Yesterday morning I was reading the financial news on CNN, and I came across an article on mental illness.
Although it is a tragic story, I thought, “Wow, if mental illness is news in the financial section, then we have come a long way regarding stigma, and education.” I felt upbeat and hopeful about our progress.
By the afternoon, this article hit my newsfeed on Facebook, In Maine there is a bill being put forward that would treat the most “difficult” patients in a mental health unit in the state prison. Let me be clear about what the bill is saying; people with a severe mental illness who are considered the most “difficult” but that did not commit a crime would be housed in prison.
If this bill passes, it means that we have gone back decades regarding civil rights for the mentally ill. In reality, the very fact that this bill was drafted by public officials speaks volumes to how some people view the mentally ill. Someone with heart disease or cancer would never go to prison because of their diagnosis. For some people, this seems a perfectly reasonable option for the mentally ill, though.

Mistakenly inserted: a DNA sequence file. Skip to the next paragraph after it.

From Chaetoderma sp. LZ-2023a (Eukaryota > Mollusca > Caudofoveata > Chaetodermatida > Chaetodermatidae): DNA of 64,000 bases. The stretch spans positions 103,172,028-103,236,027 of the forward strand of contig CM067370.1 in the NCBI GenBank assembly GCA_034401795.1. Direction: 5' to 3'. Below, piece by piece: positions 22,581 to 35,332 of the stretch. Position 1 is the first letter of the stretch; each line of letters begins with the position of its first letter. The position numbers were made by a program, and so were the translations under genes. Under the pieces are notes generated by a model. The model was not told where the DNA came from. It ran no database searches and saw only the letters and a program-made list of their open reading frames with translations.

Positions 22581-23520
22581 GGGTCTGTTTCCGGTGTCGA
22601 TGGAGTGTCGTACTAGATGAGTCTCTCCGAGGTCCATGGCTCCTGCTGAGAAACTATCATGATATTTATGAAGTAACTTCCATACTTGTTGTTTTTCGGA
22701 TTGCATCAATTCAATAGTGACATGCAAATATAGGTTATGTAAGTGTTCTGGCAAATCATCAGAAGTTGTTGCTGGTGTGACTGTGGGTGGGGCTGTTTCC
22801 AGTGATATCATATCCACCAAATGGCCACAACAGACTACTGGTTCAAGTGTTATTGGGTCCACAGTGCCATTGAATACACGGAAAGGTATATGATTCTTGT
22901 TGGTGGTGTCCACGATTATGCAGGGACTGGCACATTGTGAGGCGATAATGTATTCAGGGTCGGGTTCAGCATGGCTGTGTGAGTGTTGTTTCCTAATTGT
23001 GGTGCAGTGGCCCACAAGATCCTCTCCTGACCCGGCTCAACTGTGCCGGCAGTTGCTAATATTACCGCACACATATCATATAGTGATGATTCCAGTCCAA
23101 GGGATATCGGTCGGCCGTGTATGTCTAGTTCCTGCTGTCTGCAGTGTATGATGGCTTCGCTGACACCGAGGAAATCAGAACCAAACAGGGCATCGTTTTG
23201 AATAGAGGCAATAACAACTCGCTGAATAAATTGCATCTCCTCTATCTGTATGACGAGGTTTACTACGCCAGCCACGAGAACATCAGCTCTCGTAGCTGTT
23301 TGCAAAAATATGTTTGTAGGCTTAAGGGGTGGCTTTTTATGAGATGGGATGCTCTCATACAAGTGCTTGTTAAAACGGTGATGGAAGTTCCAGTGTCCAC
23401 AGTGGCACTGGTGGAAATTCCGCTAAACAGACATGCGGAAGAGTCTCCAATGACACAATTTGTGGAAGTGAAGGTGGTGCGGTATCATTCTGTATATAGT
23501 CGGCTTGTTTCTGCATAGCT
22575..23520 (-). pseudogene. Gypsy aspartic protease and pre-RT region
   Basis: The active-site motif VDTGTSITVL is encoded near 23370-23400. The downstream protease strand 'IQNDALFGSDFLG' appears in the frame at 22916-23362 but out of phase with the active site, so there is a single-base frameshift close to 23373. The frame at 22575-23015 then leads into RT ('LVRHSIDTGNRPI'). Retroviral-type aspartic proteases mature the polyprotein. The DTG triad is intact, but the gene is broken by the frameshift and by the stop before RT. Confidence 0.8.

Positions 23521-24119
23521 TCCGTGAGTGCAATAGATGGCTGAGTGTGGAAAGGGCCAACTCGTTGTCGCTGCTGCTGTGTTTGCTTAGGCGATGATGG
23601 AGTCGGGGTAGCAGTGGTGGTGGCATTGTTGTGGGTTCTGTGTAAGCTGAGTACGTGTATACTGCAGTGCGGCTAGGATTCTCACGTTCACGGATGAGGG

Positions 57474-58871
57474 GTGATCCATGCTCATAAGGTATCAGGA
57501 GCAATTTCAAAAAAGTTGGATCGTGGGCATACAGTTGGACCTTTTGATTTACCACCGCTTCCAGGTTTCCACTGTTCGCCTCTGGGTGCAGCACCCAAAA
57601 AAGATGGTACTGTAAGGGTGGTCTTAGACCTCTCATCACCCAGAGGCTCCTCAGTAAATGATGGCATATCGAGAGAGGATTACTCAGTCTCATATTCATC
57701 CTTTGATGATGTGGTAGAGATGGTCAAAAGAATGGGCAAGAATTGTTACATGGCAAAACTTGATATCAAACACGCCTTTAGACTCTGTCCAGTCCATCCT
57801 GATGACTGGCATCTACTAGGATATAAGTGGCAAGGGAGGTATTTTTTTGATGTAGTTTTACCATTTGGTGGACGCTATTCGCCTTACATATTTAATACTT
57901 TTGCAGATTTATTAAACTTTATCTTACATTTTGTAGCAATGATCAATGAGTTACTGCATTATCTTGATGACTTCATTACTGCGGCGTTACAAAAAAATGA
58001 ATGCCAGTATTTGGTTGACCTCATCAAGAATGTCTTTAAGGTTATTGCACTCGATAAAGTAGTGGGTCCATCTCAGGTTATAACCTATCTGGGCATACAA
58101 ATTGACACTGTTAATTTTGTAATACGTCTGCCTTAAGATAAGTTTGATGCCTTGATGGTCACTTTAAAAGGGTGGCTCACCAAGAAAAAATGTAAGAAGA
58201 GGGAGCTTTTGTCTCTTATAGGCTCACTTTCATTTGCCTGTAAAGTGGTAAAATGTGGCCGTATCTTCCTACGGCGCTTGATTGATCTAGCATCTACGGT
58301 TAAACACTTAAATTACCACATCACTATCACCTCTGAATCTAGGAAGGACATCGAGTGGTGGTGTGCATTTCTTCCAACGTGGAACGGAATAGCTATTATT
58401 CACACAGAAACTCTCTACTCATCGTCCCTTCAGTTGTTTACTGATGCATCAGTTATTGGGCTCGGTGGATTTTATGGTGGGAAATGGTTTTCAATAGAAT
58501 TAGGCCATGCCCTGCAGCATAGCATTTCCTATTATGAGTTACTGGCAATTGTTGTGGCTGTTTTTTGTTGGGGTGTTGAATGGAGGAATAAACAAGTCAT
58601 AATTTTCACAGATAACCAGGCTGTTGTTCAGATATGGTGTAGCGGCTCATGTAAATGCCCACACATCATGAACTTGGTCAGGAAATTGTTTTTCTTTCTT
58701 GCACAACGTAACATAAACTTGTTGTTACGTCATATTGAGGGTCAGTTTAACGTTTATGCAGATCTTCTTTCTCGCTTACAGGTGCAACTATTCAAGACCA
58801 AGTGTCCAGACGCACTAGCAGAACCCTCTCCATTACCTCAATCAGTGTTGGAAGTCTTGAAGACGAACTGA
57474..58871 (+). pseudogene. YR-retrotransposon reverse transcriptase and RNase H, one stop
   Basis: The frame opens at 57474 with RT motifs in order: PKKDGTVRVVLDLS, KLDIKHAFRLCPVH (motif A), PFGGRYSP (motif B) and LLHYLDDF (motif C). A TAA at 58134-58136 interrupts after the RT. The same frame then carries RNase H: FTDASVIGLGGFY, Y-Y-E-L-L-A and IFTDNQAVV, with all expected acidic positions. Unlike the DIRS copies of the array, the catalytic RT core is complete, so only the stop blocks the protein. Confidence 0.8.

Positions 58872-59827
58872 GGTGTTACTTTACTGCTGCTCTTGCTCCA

You can see a timeline here of how we have treated psychiatric disorders in the past. In 1840, the mentally ill were housed in prisons along with criminals. Dorothea Dix became an advocate for the mentally ill and was instrumental in getting asylums funded and built.
Since the closure of most psychiatric facilities, we have seen an increase in mentally ill people living on the streets and in prisons.
As someone with a severe mental illness, it isn’t hard for me to imagine myself in the same position of thousands of others with the same diagnosis.
What is going on here? It should be everyone’s concern that people who haven’t committed a crime can be locked up. Everyone in America should take an interest in that. But are they?
No, some people are trying to make it happen.
Prison photo available from Shutterstock